JOHANNESBURG (Reuters) - South Africa's Telkom SA TKGJ.J said on Tuesday it was in discussions over a potential acquisition even as a spike in debt costs pushed half-year profits down by more than a third.
The company, 40% owned by the state, has been investing heavily in its mobile business to drive growth, but also adding to a debt burden.
Telkom said in a stock exchange announcement on Tuesday it was in discussions in relation to a potential acquisition - one move that it has previously warned could cause push debt up further.
“We are always on the lookout for the right asset at the right price,” CEO Sipho Maseko told Reuters by phone.
The company had previously looked at Cell C, South Africa’s third largest mobile operator with its own financial problems, and would only consider it within a disciplined financial framework, he said.
Amid a drop in fixed-line customers, Telkom has ploughed funds into areas such as mobile and fiber.
Like other African telecoms firms, it is trying to keep pace with a surge in demand for the internet and data with growing smart phone usage.
“We have taken a view growth in data will continue unabated,” Maseko said, adding that pouring more “jet fuel” onto Telkom’s mobile and fiber business had paid off.
Its mobile division posted revenue growth of almost 57% in the six months to Sept. 30.
But the hefty funding it took to shift Telkom’s focus to newer technologies wiped out its free cash flow, pushed its net debt to EBITDA ratio beyond previous guidance, and pulled profits down.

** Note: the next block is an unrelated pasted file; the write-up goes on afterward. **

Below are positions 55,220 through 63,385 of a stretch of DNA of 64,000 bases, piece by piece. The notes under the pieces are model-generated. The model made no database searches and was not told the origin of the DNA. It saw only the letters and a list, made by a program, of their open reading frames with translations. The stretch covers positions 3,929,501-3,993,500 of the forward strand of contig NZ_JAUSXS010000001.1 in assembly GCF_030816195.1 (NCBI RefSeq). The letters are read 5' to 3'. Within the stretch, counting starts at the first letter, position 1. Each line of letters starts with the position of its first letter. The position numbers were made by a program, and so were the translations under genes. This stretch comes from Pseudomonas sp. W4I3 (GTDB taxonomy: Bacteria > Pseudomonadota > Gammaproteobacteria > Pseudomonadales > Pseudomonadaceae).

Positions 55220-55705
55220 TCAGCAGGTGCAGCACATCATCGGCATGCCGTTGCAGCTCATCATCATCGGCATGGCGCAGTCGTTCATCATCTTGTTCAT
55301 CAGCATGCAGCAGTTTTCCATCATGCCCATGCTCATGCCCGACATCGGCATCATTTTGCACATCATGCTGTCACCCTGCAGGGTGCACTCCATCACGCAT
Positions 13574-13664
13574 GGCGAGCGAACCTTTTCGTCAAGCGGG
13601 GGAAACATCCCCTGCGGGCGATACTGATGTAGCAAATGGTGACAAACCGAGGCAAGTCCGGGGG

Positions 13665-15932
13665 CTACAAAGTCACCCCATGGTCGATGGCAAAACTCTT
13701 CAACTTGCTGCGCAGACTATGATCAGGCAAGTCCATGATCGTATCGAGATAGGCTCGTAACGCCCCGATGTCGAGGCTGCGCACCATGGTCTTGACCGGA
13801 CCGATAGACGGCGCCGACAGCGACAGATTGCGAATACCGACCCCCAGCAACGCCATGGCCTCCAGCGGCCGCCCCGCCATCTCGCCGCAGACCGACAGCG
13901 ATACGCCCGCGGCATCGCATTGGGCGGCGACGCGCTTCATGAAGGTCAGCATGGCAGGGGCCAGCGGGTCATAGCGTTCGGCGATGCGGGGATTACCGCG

The ratio rose to 1.4 from 0.8 at end-March, the end of the company’s financial year, though adopting a new accounting standard since then caused part of the rise.
Telkom shares were flat at 0703 GMT. The stock took a beating earlier in November when it warned finance costs could pull profits down by as much as 40%.
Headline earnings per share, the main profit measure in South Africa, stood at 183.4 cents for the period, down from 288 cents a year earlier.
That was a fall of 44% compared to a restated figure for the first half of 2018.
While the company declared an interim dividend of 71.5 cents per share, it warned its capital requirements were likely to impact its dividend policy.
“In considering the dividend policy we will prioritize our capital investment program, maintain an investment grade credit rating and consider our cash position,” its statement said.
($1 = 14.8839 rand)
Reporting by Emma Rumney; editing by Shailesh Kuber and Jason Neely
Our Standards: The Thomson Reuters Trust Principles.